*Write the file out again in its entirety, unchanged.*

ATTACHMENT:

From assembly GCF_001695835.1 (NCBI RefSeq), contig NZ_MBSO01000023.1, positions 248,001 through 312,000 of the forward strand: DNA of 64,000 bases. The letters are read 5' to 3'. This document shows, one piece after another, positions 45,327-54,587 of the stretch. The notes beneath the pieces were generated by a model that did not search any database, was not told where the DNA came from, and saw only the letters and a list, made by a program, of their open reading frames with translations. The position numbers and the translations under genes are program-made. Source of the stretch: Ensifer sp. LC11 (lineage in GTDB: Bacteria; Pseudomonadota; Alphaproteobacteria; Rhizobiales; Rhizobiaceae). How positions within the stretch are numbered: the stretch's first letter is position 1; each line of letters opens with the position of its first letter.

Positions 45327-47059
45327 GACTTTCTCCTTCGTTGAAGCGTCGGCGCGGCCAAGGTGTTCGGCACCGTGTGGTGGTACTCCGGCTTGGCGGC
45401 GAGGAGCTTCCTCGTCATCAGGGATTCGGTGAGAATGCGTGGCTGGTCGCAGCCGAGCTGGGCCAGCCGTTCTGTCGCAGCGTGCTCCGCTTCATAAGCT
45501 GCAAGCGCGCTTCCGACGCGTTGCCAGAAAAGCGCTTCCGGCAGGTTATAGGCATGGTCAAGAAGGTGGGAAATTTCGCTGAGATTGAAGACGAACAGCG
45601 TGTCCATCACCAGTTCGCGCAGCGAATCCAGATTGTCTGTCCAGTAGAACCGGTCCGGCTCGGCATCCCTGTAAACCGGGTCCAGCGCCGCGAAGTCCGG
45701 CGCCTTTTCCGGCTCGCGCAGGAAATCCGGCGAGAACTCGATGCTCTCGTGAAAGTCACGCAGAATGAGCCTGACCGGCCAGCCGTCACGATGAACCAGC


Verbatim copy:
From assembly GCF_001695835.1 (NCBI RefSeq), contig NZ_MBSO01000023.1, positions 248,001 through 312,000 of the forward strand: DNA of 64,000 bases. The letters are read 5' to 3'. This document shows, one piece after another, positions 45,327-54,587 of the stretch. The notes beneath the pieces were generated by a model that did not search any database, was not told where the DNA came from, and saw only the letters and a list, made by a program, of their open reading frames with translations. The position numbers and the translations under genes are program-made. Source of the stretch: Ensifer sp. LC11 (lineage in GTDB: Bacteria; Pseudomonadota; Alphaproteobacteria; Rhizobiales; Rhizobiaceae). How positions within the stretch are numbered: the stretch's first letter is position 1; each line of letters opens with the position of its first letter.

Positions 45327-47059
45327 GACTTTCTCCTTCGTTGAAGCGTCGGCGCGGCCAAGGTGTTCGGCACCGTGTGGTGGTACTCCGGCTTGGCGGC
45401 GAGGAGCTTCCTCGTCATCAGGGATTCGGTGAGAATGCGTGGCTGGTCGCAGCCGAGCTGGGCCAGCCGTTCTGTCGCAGCGTGCTCCGCTTCATAAGCT
45501 GCAAGCGCGCTTCCGACGCGTTGCCAGAAAAGCGCTTCCGGCAGGTTATAGGCATGGTCAAGAAGGTGGGAAATTTCGCTGAGATTGAAGACGAACAGCG
45601 TGTCCATCACCAGTTCGCGCAGCGAATCCAGATTGTCTGTCCAGTAGAACCGGTCCGGCTCGGCATCCCTGTAAACCGGGTCCAGCGCCGCGAAGTCCGG
45701 CGCCTTTTCCGGCTCGCGCAGGAAATCCGGCGAGAACTCGATGCTCTCGTGAAAGTCACGCAGAATGAGCCTGACCGGCCAGCCGTCACGATGAACCAGC